The Pandemic Changed Shopping — These Are The 29 Things We’re Still Buying
The last few months have shifted priorities, altered perspectives, and exposed pre-existing problems.
Even before the pandemic, the problems in the fashion industry — from racism, to worker exploitation, to environmental damage — were enormous. But the last six months have amplified those issues, forcing many fashion lovers to grapple with the fact that an industry that brings them so much joy can also create so much damage. One upside, at least, to all this has been seeing how many brands and consumers are compelled to change their habits, and hopefully lead to a better fashion industry for everyone.
Since March, many designers have found themselves with piles of excess inventory. This is a result of many things: retailers who cancelled orders; consumers who are cash-strapped, don’t need anything new given their current at-home lifestyles, or both; businesses that closed and, thus, were unable to ship products; and more. Whatever the specific cause, this unsold inventory is a very visible reminder for designers of what happens when overproduction is allowed free reign. Some took this time as an opportunity to get creative with archives, turning to leftover fabric for new collections. In June, Marques’Almeida introduced ReM’Ade, a collection made from upcycled fabrics, after noticing how much deadstock fabric it was holding. In July, Danish brand Cecilie Bahnsen released the “first of many” upcycled collections to come. In August, under Virgil Abloh, Louis Vuitton Men’s SS21 show featured looks from a previous collection. Most recently, another Danish export, Ganni, used deadstock materials, as well as debuted a rental collaboration with Levi’s, during Copenhagen Fashion Week.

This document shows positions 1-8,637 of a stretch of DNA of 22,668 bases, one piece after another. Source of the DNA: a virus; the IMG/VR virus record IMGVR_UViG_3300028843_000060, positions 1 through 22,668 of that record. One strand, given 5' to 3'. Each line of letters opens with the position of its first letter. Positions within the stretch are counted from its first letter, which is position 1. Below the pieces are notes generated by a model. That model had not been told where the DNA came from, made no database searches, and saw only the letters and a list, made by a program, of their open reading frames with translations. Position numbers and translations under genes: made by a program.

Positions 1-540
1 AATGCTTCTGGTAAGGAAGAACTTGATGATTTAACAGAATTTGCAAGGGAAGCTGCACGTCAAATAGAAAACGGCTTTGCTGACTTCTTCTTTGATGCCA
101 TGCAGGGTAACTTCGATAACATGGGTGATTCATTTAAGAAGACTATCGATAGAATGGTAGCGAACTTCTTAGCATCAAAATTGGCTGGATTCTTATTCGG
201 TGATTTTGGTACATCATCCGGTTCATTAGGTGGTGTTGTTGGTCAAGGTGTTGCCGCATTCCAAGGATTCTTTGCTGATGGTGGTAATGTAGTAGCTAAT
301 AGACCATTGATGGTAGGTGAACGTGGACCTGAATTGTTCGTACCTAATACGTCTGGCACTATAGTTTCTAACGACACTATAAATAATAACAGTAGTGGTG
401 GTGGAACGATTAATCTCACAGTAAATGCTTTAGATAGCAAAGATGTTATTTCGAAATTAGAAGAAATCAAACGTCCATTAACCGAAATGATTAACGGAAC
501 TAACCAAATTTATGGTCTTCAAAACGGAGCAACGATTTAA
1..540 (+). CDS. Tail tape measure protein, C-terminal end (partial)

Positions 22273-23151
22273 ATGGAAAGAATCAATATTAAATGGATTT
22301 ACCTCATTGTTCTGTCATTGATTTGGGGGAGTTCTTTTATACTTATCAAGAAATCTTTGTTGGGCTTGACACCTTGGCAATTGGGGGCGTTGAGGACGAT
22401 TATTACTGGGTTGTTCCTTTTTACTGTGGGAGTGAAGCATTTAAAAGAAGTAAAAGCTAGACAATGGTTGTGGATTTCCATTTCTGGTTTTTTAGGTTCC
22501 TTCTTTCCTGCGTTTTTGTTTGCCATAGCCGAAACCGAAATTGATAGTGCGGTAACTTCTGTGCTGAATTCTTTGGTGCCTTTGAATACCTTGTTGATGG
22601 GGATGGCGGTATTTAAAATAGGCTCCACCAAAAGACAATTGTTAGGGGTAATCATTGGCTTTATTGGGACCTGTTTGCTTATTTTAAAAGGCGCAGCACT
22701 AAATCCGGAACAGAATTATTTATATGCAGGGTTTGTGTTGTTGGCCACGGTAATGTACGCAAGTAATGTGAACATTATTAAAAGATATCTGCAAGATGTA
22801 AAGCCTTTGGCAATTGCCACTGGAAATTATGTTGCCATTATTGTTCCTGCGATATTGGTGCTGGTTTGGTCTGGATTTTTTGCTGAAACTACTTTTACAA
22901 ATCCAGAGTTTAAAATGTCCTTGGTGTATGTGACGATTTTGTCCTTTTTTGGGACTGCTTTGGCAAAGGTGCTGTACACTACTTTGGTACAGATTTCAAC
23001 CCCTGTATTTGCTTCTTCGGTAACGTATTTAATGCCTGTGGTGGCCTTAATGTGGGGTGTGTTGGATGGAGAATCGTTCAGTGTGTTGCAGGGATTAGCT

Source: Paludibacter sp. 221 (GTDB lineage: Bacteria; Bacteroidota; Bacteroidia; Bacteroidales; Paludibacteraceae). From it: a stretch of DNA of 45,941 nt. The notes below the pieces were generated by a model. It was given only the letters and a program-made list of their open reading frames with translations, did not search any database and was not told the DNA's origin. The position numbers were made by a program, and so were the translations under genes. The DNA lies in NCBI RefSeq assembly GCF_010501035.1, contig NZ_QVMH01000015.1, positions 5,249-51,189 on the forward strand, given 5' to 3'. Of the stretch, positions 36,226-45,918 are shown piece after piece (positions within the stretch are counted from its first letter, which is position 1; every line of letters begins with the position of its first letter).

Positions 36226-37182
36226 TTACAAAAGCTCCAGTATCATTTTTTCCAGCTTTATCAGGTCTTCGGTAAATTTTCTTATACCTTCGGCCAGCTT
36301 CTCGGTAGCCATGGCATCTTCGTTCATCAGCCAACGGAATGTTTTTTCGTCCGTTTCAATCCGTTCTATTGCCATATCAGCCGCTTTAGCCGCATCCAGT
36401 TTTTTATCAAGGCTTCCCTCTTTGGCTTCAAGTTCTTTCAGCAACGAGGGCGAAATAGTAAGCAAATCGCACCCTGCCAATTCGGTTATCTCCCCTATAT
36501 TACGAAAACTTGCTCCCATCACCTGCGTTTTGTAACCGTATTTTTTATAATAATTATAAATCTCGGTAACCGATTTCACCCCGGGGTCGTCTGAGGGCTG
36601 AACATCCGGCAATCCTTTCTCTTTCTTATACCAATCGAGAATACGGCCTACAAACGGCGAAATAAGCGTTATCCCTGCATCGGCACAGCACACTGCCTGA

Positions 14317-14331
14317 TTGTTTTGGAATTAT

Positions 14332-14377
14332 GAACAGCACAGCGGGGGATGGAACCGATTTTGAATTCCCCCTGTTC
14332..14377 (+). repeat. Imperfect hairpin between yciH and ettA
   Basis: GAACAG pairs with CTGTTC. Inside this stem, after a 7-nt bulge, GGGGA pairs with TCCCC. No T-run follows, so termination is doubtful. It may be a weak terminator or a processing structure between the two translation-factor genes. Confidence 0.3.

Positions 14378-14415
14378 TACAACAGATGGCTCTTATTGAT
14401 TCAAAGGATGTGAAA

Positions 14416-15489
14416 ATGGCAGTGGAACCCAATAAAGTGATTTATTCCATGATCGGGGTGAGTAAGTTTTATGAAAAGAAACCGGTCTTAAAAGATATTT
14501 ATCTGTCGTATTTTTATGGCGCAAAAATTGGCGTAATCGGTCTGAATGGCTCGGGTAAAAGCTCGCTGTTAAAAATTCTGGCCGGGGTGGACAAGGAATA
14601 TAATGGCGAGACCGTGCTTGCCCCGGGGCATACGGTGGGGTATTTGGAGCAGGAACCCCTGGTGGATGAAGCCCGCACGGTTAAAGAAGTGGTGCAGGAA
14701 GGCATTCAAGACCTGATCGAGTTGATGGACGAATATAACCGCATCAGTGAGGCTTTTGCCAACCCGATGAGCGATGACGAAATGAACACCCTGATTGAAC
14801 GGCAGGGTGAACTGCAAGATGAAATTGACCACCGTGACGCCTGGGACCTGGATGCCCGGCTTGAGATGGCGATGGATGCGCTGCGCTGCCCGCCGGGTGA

Consumers have also been forced to reexamine their relationship to one of the most polluting industries in the world. According to ThredUp’s 2020 Resale report, 70% of consumers agree that addressing climate change is more important now than ever. As a result, the report predicts a rise in secondhand shopping and a dip for fast fashion, the biggest offender when it comes to waste and unethical supply chain. Conscious consumers can no longer justify buying a dress just because it’s pretty and cheap, especially if it comes at the cost of the planet. But a change in our fashion habits requires asking some hard questions: What is the right way to consume fashion? Is there a right way? Can you love fashion and be an environmentally responsible and ethical human at the same time?
While I’ve asked myself these questions previously, this time around, it’s led to some new developments in my shopping habits. While I’ve always personally dismissed a capsule closet, during the pandemic, I discovered that I only wear the same 10 to 15 items on repeat. This is despite the fact that my wardrobe never seems to get smaller no matter how many rounds of spring cleaning I do. (I am on round four since March, but who’s counting?) And while I can’t wait for the day I wear my yellow pantsuit or that indulgent mini bag that I got Before Quarantine, I no longer have the same appetite to purchase something new. Sure, this might mean that I will continue to wear the same thing over and over again, but that’s okay — I should value my clothing enough to want to wear it week after week, rather than just a few times a season.